Nothing in this blog should be considered investment, financial, tax, or legal advice. The opinions, estimates and projections contained herein are subject to change without notice. Information throughout this blog has been obtained from sources believed to be accurate and reliable, but such accuracy cannot be guaranteed.

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Investing: 3 part harmony

Contrary to popular belief, firms that pay return on capital to investors are better investments than those that reinvest capital back into the business

A recent paper by James Montier brilliantly highlighted this issue.

For example, a recent McKinsey paper showed that corporate executives know 17% of their invested capital went toward underperforming investments that should have been terminated and 16% of their investments were a mistake to have financed in the first place.

Many corporate managements do a terrible job of investing corporate capital.

When asked how accurately such executives could forecast corporate investments, 70% of managers said they were too optimistic about the time to complete a project, 50% said they were too optimistic about the impact an investment would have, and 40% were too optimistic about the costs involved.

It’s not surprising that management is overly optimistic about their pet projects.

Even worse, 40% of managers admitted that they “hide, restrict, or misrepresent information” when submitting capital investment proposals, and 50% of subordinates working on such capital investment projects said it was important to avoid contradicting superiors.

No wonder most companies are bad capital allocators–managers are rarely honest with themselves about their pet projects, and they discourage dissent when discussing potential results.

In other words, companies that retain capital instead of paying dividends or buying back stock and debt tend to be worse investments than those that tend to pay out return on capital to shareholders. Here’s the proof:

A study by Anderson and Garcia-Feijoo showed that low capital expenditure companies outperformed high capital expenditure companies by up to 10% per year.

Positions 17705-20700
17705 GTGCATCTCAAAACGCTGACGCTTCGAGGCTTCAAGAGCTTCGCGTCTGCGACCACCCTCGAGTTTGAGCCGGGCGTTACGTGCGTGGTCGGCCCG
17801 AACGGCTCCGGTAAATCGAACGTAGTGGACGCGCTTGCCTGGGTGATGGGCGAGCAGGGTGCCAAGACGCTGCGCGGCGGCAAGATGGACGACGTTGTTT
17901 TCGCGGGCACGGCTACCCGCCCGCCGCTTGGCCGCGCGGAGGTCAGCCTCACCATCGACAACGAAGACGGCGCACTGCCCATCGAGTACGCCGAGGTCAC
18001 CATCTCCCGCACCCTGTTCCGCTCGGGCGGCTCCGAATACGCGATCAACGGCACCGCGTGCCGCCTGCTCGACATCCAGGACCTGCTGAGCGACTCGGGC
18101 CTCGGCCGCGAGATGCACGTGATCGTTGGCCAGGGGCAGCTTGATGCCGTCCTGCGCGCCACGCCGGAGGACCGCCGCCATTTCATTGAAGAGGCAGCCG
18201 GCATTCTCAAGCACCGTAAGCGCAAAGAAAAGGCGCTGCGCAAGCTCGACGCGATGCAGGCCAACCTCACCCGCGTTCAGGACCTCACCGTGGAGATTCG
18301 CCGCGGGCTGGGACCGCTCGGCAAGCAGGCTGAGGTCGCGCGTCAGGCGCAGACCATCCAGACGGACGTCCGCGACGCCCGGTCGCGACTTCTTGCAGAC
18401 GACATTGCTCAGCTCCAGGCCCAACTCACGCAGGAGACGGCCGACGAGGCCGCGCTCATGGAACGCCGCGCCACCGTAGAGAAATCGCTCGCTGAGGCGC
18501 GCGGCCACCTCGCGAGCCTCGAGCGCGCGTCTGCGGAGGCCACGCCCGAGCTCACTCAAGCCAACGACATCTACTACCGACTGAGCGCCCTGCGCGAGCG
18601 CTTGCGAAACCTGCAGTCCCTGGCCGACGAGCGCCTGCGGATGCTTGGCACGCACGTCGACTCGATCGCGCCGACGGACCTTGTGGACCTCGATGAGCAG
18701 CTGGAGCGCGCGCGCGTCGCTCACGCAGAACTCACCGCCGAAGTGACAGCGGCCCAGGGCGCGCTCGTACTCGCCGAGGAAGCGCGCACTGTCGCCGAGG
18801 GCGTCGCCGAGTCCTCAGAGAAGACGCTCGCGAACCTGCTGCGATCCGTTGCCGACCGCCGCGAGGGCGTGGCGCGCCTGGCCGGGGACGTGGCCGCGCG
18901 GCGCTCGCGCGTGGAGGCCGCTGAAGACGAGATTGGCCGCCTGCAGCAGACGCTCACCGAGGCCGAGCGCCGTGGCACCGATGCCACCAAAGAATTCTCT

The companies that returned capital to shareholders beat the companies that pumped capital back into the business.

Another way to look at it was highlighted in a study by Cooper, Gulen and Schill, who showed that companies with low asset growth, in terms of cash, property, plant, equipment, etc. returned as much as 20% per year more than companies with high asset growth.

I think these findings are counter-intuitive to what most investors believe, and certainly to what many professional investors think, too.

It’s a rare company that can allocate capital effectively, and the proof is clear that companies, on average, that retain capital for investing aren’t necessarily good investments. It’s important to realize, too, that not all companies are bad capital allocators.

This is why I pay so much attention to return on incremental capital invested when I research businesses to invest in.

I stay away from any company that rewards management for retaining capital, especially when management has a bad track record of effectively reinvesting those dollars.

But, I love to see a management that wisely returns capital to investors when they don’t have opportunities and have great track records for adding value when capital is retained.

Nothing in this blog should be considered investment, financial, tax, or legal advice. The opinions, estimates and projections contained herein are subject to change without notice. Information throughout this blog has been obtained from sources believed to be accurate and reliable, but such accuracy cannot be guaranteed.